The Edmonton Oilers have reportedly signed Zach Hyman, the unrestricted free agent left winger, to a seven-year deal worth $38.5 million. It carries a salary-cap hit of $5.5 million with a no-move clause first five years and a modified no move in the last two years.
Hyman signing in Edmonton will be 7 years, $5.5 mil aav. Some bonus structure included. No move clause for first 5 years and modified no move in last two years.
— Darren Dreger (@DarrenDreger) July 28, 2021
Zach Hyman Signed With Edmonton
Over his six-year NHL career, all spent with the Toronto Maple Leafs. He’s contributed 86 goals and 99 assists for 185 points in 345 career regular-season games. The 29-year-old was originally drafted by the Florida Panthers 123rd overall in the 2010 Entry Draft. He was later traded to Toronto in 2015.
Last season Hyman was on another level in the pandemic shortened season. The Toronto native had 15 goals and 18 assists for 33 points in 43 games. He missed 13 games due to a knee injury in May. Hyman averaged 19:22 minutes on ice, a new career-high, and was on pace to record his third straight 20 goal season before his injury. His career possession numbers are 47.4 percent Corsi and a relative Corsi of -0.6.
Here’s What He Brings
Hyman has excelled in his role as a puck retriever over the last few seasons. Playing alongside Auston Matthews early in his career, Hyman’s role was to get the puck for the Leaf’s main scorer. Lately, he has been scoring on his own and even running his own line on a deep Maple Leafs’ team. He still plays a tough, in the corners type game that elevates his linemates and allows them to get open instead of playing down low. Hyman has also been an effective penalty killer throughout his career and regularly patrolled the first unit.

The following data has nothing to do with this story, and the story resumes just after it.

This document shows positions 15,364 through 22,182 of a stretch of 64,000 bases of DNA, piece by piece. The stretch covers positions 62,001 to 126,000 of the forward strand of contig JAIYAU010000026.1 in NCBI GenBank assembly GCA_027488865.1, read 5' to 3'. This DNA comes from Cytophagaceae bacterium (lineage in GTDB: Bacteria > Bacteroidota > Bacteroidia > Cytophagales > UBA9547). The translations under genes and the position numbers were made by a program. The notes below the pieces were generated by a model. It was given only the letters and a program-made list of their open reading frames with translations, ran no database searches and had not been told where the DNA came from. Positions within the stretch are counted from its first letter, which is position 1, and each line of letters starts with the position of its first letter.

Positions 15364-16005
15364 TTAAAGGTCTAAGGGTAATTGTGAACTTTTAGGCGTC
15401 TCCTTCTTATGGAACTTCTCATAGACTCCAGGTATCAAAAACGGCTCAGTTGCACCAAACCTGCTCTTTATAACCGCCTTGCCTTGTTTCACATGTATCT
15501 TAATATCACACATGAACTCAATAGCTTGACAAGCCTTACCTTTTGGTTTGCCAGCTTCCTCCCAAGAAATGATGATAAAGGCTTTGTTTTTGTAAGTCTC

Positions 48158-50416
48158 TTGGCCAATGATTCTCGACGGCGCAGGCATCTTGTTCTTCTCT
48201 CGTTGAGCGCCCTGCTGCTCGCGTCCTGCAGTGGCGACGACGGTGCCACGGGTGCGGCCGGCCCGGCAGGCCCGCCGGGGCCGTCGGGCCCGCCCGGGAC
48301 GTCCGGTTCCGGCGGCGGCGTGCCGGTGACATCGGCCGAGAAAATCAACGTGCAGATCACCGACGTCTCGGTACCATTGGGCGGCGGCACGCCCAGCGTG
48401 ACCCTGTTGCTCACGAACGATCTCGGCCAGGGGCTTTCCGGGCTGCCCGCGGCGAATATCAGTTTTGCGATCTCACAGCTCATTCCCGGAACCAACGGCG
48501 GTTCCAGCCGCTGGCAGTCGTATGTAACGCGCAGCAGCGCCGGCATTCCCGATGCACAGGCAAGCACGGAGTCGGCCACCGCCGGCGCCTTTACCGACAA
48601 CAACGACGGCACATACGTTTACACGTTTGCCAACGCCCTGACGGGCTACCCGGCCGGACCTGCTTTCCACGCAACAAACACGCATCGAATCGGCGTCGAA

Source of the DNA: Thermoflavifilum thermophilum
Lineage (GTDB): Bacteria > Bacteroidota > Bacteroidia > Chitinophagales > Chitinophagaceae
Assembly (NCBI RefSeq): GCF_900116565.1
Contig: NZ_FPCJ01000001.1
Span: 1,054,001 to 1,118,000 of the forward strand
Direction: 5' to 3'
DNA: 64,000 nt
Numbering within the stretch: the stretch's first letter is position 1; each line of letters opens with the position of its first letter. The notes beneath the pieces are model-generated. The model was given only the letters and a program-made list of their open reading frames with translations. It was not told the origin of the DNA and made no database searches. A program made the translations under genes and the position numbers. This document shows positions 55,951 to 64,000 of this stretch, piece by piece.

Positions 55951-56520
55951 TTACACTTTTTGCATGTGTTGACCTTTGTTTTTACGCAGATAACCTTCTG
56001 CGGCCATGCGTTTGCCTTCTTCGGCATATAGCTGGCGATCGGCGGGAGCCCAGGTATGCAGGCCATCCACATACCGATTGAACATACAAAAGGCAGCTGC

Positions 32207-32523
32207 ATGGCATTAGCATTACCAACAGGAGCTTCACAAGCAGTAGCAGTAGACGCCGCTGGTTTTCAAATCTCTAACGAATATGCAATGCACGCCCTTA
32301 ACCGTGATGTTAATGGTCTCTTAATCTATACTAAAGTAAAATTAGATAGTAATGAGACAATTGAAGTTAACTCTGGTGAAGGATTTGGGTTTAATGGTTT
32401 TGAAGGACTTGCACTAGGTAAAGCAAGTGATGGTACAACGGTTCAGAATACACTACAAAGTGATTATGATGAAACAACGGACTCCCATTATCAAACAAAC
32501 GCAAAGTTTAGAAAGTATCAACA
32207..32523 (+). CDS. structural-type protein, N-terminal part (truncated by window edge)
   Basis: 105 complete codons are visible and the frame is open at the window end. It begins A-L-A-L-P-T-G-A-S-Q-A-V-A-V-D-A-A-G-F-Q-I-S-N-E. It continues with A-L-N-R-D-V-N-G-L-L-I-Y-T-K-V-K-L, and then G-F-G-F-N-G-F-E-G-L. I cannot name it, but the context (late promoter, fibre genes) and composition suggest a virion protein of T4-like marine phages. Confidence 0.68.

His style of play is extremely effective in today’s NHL and Hyman will excel on his new deal. The only concern may be the number of hard miles that Hyman has worn over his six NHL seasons. He missed a month of play with a sprained ankle in 2018 and famously (and questionably) played through a torn ACL in the 2018-’19 playoffs. On top of his second knee injury this season, there are questions starting to pop up on how much more abuse the winger can handle.
His new deal may someday be an anchor on the books but, that does not matter right now. For the next couple of years at a minimum, Hyman will remain a top-six forward capable of playing alongside some of the NHL’s elite players.
His new deal here would say he is one of those elite.